Friday, April 27, 2007

Ok, ok, twist my arm.

Unanimity is a rare thing, but it's easy to understand in this case:

I don't think there's a word for this stuff besides be-fucking-yootiful. The depth, the softness, the COLOR! I can't stop ogling it.

Now my only problem is that mistake about 4 rows back. It wasn't bothering me that much on the mitt itself, but every time I look at this picture it's like it's eating my face. I can't see anything else. Rip rip rip.

ps. why is it that everything in IK always looks so much fun to knit, and yet like nothing i'd ever wear?

Wednesday, April 25, 2007

Berry fudge sundae vs. um... a spicy sweet japanese treat?

Thanks for all the sweater-love, y'all. I continue to be massively, giddily pleased with it.

It did represent, however, a departure from my usual knit-on-the-bus-and occasionally-during-a-movie routine, and I've found myself taking a bit of a break now that it's done. This is the sum total of my knitting in the last several days, and it's causing me a bit of a dilemma:

Eunny's Endpaper Mitts, with Lorna's Laces Shepherd Sock in Blackberry and Chocolate. (mmm, blackberry and chocolate....) I love these colors but I'm not positive they work that well together for this pattern. If anything, the contrast is a bit less in real life than in this photo, and the pattern is just a leeetle bit hard to make out. On the one hand, I really do like the subtlety and the warmth, but on the other, why go to the trouble of doing colorwork at all if it's not going to be crisp and pretty?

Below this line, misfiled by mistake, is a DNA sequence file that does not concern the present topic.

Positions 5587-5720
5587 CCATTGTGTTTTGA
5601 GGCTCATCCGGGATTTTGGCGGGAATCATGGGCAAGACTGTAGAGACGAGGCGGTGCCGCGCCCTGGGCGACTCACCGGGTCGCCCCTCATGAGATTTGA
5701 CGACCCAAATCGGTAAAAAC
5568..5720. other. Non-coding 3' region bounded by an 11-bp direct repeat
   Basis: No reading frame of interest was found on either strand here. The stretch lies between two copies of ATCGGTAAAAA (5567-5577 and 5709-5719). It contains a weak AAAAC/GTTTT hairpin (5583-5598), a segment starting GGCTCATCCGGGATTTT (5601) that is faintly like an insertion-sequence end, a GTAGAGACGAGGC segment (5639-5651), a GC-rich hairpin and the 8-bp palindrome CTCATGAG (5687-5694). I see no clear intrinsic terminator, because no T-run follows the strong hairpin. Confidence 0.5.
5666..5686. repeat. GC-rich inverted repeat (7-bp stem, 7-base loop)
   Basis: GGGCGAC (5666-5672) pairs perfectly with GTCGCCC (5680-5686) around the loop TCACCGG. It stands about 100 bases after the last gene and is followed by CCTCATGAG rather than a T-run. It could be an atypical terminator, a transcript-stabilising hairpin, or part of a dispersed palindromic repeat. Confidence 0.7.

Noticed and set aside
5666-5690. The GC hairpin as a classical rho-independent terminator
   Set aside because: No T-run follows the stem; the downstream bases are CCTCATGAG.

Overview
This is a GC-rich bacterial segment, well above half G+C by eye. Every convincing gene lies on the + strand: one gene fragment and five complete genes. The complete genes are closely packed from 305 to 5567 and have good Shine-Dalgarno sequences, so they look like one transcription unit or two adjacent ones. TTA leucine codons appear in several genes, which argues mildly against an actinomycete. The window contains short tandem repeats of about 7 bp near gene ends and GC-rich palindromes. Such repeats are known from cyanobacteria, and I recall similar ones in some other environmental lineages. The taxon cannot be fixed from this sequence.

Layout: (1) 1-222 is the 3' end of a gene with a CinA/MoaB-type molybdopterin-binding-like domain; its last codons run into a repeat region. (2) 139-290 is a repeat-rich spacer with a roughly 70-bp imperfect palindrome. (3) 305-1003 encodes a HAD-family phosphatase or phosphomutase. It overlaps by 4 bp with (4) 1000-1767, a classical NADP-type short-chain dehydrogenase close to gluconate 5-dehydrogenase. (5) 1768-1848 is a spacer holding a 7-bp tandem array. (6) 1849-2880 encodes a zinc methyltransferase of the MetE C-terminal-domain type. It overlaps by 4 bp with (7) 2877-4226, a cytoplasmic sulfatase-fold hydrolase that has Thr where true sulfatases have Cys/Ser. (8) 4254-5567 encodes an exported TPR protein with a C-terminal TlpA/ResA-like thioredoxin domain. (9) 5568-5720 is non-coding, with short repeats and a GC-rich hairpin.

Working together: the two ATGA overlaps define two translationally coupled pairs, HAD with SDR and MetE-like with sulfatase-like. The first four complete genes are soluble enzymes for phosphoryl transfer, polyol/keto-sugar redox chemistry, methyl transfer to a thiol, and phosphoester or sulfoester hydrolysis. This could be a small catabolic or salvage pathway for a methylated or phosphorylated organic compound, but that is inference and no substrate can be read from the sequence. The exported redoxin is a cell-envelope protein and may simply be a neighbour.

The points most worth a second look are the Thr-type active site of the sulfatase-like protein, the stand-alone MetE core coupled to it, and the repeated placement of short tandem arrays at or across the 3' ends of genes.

If I were to try another color scheme, I'd probably keep the brown and replace the purple with Shibui sock yarn in Wasabi, which would be a different thing altogether. (Okay, okay, I'll say it: it would be a whole nother thing. Mark my words, friends, "nother" will be in the OED in our lifetimes. But I digress.)

What do you think? Stick with the berry fudge sundae or try something new? FYI: I'm not happy with my tension in this mitt so far, and ripping and reknitting may happen anyway... so that's no deterrent to switching colors.

Tuesday, April 24, 2007

FO: Stripey

Pattern: Hourglass Sweater, from Last Minute Knitted Gifts, Joelle Hoverson. Stripes inspired by Specs's Dirty Sailor.
Yarn: Cascade 220 in green and jet (poorly named... it's a charcoal-y grey), 2 skeins each.
Needles: US 7
Modifications: I made the sleeves 3/4 length (or a bit shorter, even), and without the bells. No fancy mods here, just started with the same number of stitches that the pattern recommends for the narrowest part of the sleeve, knit for about 4 inches, and did the increases as written.